Nothing, nada, zero, zip: The ins and outs of no-contest wills
Weve all heard of the so-called No Contest clause in a will. The writer of the will, the testator, states that if anyone contests the bequest going to them, that person receives nothing. In some cases, the will recites that the person receives one dollar. Makes one think twice about contesting a will.
Robert Wells left his assets to his five children, naming them in his trust, which in this case is essentially a will. Wells apparently liked some of his children better than others. He left Robyn, Judith and Dianne $50,000 each, leaving the rest of his apparently substantial assets to his children Robert, Jr., and Elizabeth. But thats not all.The trust originally had the standard no-contest clause stating that if any of the five beneficiaries contested the trust, then that beneficiary would be specifically disinherited. They would receive nothing, nada, zero, zip. But Wells amended the no-contest clause to state that if any one of the three daughters Robyn, Judith or Dianne contested the will, specifically the $50,000 inheritance to each of the three, then the bequest to all three daughters would be revoked. If one sister contests, none of the three inherit. As you have guessed, Robyn contested the will putting the gifts to herself, Judith and Dianne in jeopardy.For more than 100 years, California cases and statutes have generally upheld the validity of no-contest clauses in wills that disinherit a contesting heir. No-contest clauses discourage litigation and give effect to the intent of the testator, the will writer. Thats good public policy.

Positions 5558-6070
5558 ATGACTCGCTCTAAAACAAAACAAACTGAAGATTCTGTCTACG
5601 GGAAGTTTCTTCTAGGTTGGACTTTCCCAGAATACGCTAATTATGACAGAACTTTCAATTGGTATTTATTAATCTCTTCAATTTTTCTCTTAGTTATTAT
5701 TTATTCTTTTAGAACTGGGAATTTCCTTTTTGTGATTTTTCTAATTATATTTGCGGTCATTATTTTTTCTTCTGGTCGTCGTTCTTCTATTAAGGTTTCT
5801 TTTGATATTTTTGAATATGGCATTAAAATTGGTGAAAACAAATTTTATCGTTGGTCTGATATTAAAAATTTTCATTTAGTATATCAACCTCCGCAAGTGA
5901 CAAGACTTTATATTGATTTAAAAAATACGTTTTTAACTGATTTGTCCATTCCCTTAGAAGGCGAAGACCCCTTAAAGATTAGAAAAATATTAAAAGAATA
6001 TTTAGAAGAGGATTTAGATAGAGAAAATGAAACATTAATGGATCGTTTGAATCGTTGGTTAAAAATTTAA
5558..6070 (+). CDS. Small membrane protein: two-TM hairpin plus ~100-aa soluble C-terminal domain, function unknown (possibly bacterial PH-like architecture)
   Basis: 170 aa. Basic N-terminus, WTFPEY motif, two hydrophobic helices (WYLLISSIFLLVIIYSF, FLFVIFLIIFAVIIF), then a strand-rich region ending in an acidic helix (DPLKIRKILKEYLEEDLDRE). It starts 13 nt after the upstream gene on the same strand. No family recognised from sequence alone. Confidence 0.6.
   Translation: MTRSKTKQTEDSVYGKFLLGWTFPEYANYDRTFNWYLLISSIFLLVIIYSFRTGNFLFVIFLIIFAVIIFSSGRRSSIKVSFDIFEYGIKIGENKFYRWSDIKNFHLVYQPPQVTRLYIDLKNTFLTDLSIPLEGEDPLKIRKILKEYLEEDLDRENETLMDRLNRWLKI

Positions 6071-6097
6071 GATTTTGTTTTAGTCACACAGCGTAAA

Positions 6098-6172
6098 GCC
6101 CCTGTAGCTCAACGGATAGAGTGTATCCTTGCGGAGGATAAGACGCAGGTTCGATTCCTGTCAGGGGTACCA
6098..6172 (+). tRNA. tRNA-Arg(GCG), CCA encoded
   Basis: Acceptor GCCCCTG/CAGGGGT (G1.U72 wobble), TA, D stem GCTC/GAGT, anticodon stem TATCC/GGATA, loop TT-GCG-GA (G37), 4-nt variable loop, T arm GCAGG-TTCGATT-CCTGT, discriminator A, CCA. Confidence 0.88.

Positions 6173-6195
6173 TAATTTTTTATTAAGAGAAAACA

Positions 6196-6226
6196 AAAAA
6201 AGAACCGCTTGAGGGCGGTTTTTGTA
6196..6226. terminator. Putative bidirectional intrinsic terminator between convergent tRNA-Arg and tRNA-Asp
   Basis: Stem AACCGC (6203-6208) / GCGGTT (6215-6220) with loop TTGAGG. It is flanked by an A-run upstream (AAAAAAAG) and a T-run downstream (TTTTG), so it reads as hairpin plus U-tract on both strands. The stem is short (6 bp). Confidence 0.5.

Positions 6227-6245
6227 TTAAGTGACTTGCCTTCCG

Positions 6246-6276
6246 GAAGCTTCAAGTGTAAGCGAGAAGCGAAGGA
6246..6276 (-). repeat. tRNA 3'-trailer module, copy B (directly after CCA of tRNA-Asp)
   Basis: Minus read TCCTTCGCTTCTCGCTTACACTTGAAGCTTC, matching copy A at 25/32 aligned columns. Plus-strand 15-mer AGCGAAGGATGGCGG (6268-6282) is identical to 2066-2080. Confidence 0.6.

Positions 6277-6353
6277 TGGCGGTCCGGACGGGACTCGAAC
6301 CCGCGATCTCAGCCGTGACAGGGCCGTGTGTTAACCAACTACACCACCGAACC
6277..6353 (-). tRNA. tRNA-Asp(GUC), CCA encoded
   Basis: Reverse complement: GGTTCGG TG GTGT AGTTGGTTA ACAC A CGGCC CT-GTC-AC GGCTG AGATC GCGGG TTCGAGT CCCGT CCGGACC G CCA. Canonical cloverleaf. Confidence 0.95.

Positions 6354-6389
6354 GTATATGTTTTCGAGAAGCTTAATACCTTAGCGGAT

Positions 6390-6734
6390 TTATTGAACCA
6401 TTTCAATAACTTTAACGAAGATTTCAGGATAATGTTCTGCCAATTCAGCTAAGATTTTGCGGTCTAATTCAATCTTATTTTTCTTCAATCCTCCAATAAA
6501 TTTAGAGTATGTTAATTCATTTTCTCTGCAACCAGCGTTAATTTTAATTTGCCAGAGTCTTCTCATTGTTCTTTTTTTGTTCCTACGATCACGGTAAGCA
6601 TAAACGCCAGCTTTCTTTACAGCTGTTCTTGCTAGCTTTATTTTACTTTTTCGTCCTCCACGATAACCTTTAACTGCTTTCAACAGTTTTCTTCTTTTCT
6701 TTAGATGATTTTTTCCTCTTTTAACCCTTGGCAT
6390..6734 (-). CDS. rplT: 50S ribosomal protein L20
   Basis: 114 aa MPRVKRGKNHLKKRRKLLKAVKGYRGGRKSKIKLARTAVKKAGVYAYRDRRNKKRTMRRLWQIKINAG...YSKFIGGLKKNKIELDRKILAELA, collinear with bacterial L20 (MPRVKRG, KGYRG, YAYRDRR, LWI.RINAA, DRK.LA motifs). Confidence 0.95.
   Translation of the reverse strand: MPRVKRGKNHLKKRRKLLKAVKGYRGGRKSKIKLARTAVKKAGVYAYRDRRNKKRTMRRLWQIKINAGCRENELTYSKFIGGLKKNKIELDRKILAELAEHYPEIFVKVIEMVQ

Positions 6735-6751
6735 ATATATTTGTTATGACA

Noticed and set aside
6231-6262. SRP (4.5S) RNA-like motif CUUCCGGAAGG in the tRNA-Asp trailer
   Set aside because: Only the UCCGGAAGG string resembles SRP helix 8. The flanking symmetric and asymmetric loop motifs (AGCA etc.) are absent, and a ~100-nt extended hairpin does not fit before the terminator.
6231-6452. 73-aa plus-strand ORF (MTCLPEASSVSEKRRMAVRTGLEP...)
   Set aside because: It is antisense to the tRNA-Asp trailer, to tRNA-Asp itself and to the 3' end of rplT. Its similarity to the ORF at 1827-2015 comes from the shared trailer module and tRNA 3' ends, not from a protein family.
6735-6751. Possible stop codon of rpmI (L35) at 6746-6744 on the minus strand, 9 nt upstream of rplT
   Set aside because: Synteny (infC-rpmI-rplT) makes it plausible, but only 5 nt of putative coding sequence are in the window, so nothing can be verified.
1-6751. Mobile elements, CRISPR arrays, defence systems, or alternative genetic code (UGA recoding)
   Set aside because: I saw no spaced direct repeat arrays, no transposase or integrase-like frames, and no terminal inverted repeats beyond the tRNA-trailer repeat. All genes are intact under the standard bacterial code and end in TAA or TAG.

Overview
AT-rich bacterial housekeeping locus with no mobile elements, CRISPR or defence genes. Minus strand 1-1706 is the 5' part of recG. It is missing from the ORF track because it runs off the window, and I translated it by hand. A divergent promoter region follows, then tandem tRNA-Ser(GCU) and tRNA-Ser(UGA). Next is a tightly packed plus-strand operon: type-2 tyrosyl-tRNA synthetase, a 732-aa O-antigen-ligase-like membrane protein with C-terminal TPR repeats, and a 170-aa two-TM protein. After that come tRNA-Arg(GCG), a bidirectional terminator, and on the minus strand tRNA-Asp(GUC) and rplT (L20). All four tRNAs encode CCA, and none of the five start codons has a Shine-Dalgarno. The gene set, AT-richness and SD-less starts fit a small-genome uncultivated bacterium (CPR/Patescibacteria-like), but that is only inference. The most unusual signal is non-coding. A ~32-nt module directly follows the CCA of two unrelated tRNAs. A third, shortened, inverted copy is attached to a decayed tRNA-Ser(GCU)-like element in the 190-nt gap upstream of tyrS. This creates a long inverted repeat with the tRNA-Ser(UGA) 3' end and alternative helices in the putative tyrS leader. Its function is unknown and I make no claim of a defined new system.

The California Legislature, however, recognizes that certain challenges to wills should be allowed, like those alleging forgery and fraud (such as self-interest of the will drafter or witnesses). The law also allows will beneficiaries to challenge wills if there is a contestable issue of public policy.In those limited circumstances, beneficiaries of wills may contest the will without risking their inheritance.
Robyn challenged the no-contest clause, claiming it was against public policy to draw up the will so that if one of the three daughters unsuccessfully challenged the will, the other two would lose out as well. She felt it was unfair. In fact, it was Robyn who challenged the will and put the $50,000 inheritance of her two sisters at risk.
The court concluded the no-contest clause did not violate public policy, noting that wills and trusts often contain terms that are unfair, such as where the testator gives nothing whatsoever to a dutiful child while giving the entirety of a large estate to the dutiful childs unworthy sibling. Courts will not rewrite wills to reflect the courts own sense of justice. Robert Wells intended what he wrote.Because Robyns will challenge was a question of public policy, Robyn, Judith and Dianne will still receive $50,000 each. Makes sense to me. Jim Porter is an attorney with Porter Simon, with offices in Truckee, South Lake Tahoe and Reno. He is a mediator and was the Governor’s appointee to the Bipartisan McPherson Commission and the California Fair Political Practices Commission. He may be reached at firstname.lastname@example.org or at the firm’s Web site: http://www.portersimon.com.
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